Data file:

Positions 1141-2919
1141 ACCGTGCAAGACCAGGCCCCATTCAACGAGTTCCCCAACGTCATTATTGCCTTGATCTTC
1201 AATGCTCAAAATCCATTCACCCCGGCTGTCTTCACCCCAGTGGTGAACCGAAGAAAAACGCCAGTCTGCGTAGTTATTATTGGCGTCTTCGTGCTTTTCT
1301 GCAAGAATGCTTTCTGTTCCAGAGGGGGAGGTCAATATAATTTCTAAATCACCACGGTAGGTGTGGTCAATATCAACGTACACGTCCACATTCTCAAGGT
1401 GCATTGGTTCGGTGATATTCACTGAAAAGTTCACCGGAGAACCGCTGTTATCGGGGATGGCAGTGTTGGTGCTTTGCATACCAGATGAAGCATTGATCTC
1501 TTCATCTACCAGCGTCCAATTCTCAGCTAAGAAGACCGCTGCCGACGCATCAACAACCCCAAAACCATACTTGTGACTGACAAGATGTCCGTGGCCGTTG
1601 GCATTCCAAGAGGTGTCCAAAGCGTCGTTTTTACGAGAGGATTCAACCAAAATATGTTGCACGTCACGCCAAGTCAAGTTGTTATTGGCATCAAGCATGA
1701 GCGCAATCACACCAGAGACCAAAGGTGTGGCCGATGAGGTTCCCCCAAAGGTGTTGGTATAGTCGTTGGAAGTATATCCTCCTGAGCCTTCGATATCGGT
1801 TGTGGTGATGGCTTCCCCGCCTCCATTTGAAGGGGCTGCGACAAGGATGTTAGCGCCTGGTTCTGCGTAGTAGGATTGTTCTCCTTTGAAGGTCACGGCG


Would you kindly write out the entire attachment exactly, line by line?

Positions 1141-2919
1141 ACCGTGCAAGACCAGGCCCCATTCAACGAGTTCCCCAACGTCATTATTGCCTTGATCTTC
1201 AATGCTCAAAATCCATTCACCCCGGCTGTCTTCACCCCAGTGGTGAACCGAAGAAAAACGCCAGTCTGCGTAGTTATTATTGGCGTCTTCGTGCTTTTCT
1301 GCAAGAATGCTTTCTGTTCCAGAGGGGGAGGTCAATATAATTTCTAAATCACCACGGTAGGTGTGGTCAATATCAACGTACACGTCCACATTCTCAAGGT
1401 GCATTGGTTCGGTGATATTCACTGAAAAGTTCACCGGAGAACCGCTGTTATCGGGGATGGCAGTGTTGGTGCTTTGCATACCAGATGAAGCATTGATCTC
1501 TTCATCTACCAGCGTCCAATTCTCAGCTAAGAAGACCGCTGCCGACGCATCAACAACCCCAAAACCATACTTGTGACTGACAAGATGTCCGTGGCCGTTG
1601 GCATTCCAAGAGGTGTCCAAAGCGTCGTTTTTACGAGAGGATTCAACCAAAATATGTTGCACGTCACGCCAAGTCAAGTTGTTATTGGCATCAAGCATGA
1701 GCGCAATCACACCAGAGACCAAAGGTGTGGCCGATGAGGTTCCCCCAAAGGTGTTGGTATAGTCGTTGGAAGTATATCCTCCTGAGCCTTCGATATCGGT
1801 TGTGGTGATGGCTTCCCCGCCTCCATTTGAAGGGGCTGCGACAAGGATGTTAGCGCCTGGTTCTGCGTAGTAGGATTGTTCTCCTTTGAAGGTCACGGCG